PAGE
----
Dissertation (M-level, Mandatory, 60 Credits). Throughout the MA course, students are encouraged to distinguish between and critically evaluate different theoretical, technical, normative, moral and political approaches. Having completed the taught modules of the MA course students will continue to develop their understanding in more specialised areas and, building upon knowledge gained previously, will carry out in-depth examinations of theories and research with an emphasis upon critical evaluation of both theory and methods through their Dissertation which will provide the opportunity for students to demonstrate their advanced scholarship and academic abilities in an original, creative and ethical way to find an effective solution to a real-life problem or issue. The dissertation brings together the work undertaken in the previous modules, especially developing the rapid evidence assessment and the research proposal into a research project, designed, carried out and evaluated by the students themselves.
Whether you are a recent graduate or a professional working with young people, the MA Criminology: Crime and Victimisation will enable you to gain both a critical understanding of contemporary criminological theory as it relates to young people and the tools to conduct research in this, high profile and often contentious, field.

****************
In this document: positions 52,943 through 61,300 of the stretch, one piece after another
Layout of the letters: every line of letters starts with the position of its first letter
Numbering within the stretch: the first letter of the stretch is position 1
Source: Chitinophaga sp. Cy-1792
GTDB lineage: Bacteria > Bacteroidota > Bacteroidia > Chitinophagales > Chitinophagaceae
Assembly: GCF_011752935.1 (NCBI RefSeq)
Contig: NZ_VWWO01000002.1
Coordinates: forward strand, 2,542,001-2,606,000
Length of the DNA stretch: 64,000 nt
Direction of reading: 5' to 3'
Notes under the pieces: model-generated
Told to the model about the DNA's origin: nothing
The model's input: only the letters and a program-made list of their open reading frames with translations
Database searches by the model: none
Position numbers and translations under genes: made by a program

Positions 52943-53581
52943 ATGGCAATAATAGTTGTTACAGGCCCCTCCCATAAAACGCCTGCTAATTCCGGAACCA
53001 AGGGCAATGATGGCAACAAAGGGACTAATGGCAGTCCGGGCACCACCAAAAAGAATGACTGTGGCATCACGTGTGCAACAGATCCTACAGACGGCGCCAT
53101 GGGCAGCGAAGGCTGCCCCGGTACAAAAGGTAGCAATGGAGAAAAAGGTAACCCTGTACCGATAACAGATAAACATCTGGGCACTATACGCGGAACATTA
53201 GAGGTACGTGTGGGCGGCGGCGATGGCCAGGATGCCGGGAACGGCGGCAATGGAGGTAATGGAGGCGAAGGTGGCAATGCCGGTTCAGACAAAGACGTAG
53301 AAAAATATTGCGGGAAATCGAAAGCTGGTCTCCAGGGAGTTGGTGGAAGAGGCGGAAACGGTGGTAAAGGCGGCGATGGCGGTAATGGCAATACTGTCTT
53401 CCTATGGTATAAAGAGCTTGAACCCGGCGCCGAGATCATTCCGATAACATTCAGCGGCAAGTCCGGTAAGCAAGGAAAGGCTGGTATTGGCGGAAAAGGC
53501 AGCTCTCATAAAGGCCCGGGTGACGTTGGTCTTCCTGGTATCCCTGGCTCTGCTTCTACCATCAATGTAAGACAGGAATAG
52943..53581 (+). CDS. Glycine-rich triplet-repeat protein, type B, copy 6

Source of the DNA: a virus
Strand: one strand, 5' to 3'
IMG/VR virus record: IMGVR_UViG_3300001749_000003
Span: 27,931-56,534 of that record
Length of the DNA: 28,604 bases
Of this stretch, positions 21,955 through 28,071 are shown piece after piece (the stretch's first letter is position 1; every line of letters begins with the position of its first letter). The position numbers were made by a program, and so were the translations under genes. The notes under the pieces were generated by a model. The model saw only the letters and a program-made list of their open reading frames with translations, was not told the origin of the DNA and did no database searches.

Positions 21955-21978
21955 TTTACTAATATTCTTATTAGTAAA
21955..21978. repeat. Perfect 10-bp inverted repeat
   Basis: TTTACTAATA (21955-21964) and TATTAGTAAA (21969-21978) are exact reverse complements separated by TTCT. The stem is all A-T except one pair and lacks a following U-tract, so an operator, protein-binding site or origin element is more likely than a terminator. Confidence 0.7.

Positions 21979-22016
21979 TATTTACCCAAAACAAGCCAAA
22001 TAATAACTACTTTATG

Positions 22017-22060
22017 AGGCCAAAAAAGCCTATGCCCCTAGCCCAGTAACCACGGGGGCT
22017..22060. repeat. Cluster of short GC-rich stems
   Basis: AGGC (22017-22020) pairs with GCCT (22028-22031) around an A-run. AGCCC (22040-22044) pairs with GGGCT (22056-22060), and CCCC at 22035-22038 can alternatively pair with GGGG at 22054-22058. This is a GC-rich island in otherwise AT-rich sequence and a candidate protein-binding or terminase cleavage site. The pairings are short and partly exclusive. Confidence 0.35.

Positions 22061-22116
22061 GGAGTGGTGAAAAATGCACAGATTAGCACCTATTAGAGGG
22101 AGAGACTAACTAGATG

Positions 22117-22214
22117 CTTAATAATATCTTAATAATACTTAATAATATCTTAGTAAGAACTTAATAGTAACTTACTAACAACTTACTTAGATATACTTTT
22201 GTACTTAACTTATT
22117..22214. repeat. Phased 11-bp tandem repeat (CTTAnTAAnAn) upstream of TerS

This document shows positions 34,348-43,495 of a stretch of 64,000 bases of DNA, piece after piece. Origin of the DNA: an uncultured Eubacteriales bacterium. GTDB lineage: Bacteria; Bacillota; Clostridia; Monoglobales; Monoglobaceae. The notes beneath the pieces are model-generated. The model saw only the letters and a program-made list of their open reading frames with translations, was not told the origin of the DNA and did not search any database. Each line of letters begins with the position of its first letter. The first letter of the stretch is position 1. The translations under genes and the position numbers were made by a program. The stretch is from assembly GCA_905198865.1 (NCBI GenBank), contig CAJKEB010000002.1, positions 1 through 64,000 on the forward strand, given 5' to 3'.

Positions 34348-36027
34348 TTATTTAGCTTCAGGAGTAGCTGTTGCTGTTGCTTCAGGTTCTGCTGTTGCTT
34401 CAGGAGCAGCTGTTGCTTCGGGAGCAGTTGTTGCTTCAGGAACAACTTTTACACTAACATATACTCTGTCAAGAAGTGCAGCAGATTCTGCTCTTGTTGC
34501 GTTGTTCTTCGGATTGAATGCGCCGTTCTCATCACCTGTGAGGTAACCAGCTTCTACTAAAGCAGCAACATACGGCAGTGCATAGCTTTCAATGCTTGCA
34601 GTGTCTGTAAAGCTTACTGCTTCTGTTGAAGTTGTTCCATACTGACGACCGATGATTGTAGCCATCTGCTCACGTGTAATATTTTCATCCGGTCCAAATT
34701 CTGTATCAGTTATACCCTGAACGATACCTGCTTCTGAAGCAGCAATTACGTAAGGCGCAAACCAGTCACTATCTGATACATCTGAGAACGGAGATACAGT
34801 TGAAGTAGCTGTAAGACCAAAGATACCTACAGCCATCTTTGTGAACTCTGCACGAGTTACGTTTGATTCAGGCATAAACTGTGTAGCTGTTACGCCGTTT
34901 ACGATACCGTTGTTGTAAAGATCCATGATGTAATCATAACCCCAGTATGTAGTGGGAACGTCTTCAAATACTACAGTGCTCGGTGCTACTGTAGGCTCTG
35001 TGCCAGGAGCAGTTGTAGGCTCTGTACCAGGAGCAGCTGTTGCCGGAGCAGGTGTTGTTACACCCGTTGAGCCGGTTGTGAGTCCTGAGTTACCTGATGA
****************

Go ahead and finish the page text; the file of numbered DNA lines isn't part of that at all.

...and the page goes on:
We aim to ensure that you develop the skills and competences that employers are looking for including research and analysis; policy development and interpretation; independent thought; writing and presentation as well as time management and leadership skills.
This is facilitated by the fact that while you are here you will become fully involved in the professional research culture of the School.
Fees and finance
Full-time tuition fee: £8,235
Part-time tuition fee: £915 per 20 credits
International tuition fee: £12,150
20% reduction in fees for University of Suffolk graduates
At the University of Suffolk, your tuition fees provide access to all the usual teaching and learning facilities that you would expect. However, there may be additional costs associated with your course that you will need to budget for.
Minimum of a 2:1 undergraduate degree or equivalent. A social science subject is advantageous but not necessary.
Relevant experience will be considered.
English Language Requirements
IELTS (Academic or UKVI): 6.5 overall, and a minimum of 5.5 in each component
Cambridge Assessment English: C1 Advanced Certificate in Advanced English minimum overall score of 180, no less than 162 in each component
Pearson Test of English (PTE Academic): CEFR C1 Level
TESA (Test of English for Studies Abroad): 6.5 overall, and a minimum of 5.5 in each component
TOEFL iBT (only acceptable for students who do not require a Tier 4 visa to study in the UK): 93 overall with a minimum of 12 in reading, 11 in listening, 17 in speaking and 20 in writing
University of Suffolk Password Skills Test: 6.5/7.0 overall, and a minimum of 5.5 in each component